The research highlights that commercial property is lagging behind the residential sector and presents the greater challenge as it is fragmented. There are currently 1.4 million commercial properties in the UK to deal with.
Nearly 80% of these properties are less than 300m2 in size while less than 1% are 10,000m2 or more in area. While retrofitting larger properties will have significant energy and emissions gains with the scale and value of these properties permitting the requisite improvement expenditure, the real challenge comes in upgrading the myriad of small properties with less capable financial profiles and individual planning, technical and title issues.
In an independent survey undertaken by the University of Reading, 65% of a cross-section of industry participants cited the cost and value of retrofitting as the primary barrier to adoption. Most building owners still have only a poor understanding of the cost benefits of retrofit initiatives. Importantly, organisational barriers and lease structures were also cited as significant impediments.
It follows that wholesale retrofitting in the commercial property sector may require considerable changes in education, management structure, leasing legislation and landlord/tenant relations.
While residential is leading the way, with all new build having to conform to EPC ratings, this sector will still present a challenge. Over 80% of the 2050 housing stock in the UK has already been built and there are around 8.5 million dwellings more than 60 years old. In total, over 25 million properties will need a degree of retrofit by 2050.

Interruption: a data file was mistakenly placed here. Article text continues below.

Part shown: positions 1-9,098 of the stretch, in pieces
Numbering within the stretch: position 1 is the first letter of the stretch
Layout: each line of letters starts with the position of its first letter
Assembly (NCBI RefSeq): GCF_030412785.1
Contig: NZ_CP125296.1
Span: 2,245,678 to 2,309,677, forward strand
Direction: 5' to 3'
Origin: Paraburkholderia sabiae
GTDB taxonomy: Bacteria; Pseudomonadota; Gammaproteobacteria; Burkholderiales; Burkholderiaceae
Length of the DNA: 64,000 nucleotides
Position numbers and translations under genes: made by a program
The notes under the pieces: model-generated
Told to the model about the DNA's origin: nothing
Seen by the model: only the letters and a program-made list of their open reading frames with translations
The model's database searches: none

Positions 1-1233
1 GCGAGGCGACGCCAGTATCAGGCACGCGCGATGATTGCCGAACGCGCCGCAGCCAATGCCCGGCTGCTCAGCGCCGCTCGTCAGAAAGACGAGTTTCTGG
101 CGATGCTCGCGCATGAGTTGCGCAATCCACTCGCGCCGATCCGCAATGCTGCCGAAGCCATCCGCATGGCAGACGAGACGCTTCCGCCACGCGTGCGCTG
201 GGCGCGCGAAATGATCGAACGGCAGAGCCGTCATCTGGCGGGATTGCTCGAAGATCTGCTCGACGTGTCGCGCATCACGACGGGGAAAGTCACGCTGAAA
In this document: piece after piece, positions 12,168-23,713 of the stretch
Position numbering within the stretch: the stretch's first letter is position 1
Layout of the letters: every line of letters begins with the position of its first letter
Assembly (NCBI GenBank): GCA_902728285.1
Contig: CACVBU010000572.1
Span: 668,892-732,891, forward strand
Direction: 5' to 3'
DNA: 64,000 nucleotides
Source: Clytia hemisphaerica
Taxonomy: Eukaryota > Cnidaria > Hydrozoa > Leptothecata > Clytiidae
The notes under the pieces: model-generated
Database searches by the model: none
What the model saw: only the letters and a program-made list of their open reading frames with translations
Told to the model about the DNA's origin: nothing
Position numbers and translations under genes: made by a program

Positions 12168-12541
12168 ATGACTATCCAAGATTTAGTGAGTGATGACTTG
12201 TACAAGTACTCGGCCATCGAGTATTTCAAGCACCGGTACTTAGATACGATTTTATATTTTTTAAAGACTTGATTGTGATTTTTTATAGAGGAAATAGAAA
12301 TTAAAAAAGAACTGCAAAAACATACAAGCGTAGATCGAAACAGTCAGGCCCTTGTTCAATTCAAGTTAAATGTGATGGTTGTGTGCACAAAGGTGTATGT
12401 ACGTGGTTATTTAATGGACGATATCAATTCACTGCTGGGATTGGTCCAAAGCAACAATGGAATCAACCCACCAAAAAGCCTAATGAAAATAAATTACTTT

A major contributor to the task ahead is emissions which are described as a huge issue. Energy and emissions vary dramatically with building type and most landlords have yet to complete an energy/emissions audit. There have been recent improvements in the total number of emissions but the research concludes that this reduction is likely to have been driven by the banking crisis/recession rather than
a lowering in real terms.
Ian Peck (pictured), partner at Bidwells who presented the research at the recent Retrofit Conference asked: So is there a green premium? It’s a big question and we don’t have an answer yet. There is no reliable, long-term evidence of a green premium in the UK although there appears to be more in the residential market than commercial.
However, we do know how the market perceives the key benefits of green building from a 2012 survey: Lower operating costs; higher building value; certification/accreditation; future-proofing; tenant education; higher rents; tenant productivity and higher occupancy rates.
Sustainable assets simply make good business sense. Sheltered from obsolescence, high operating costs and brown discounts, developing green buildings is really about developing quality buildings. The greatest risk for us is long void periods, therefore non-green assets make no sense. For a few percentage points on the cost of construction or refurbishment, you have a product which actually appeals.
For investors, superior risk-adjusted returns from energy efficient assets should provide a financial incentive to allocate investment to assets which are more energy efficient. From the occupiers’ perspective, operating a more energy efficient building may increase productivity, reduce running costs, meet corporate social responsibility objectives and attract financial incentives.
There’s no doubt that retrofit has yet to take hold in the commercial market although awareness, accreditation and attitudes are gradually shifting. Some people have likened it to the building equivalent of the seat-belt, requiring a sea-change in attitude which will need to happen to meet the current targets set.
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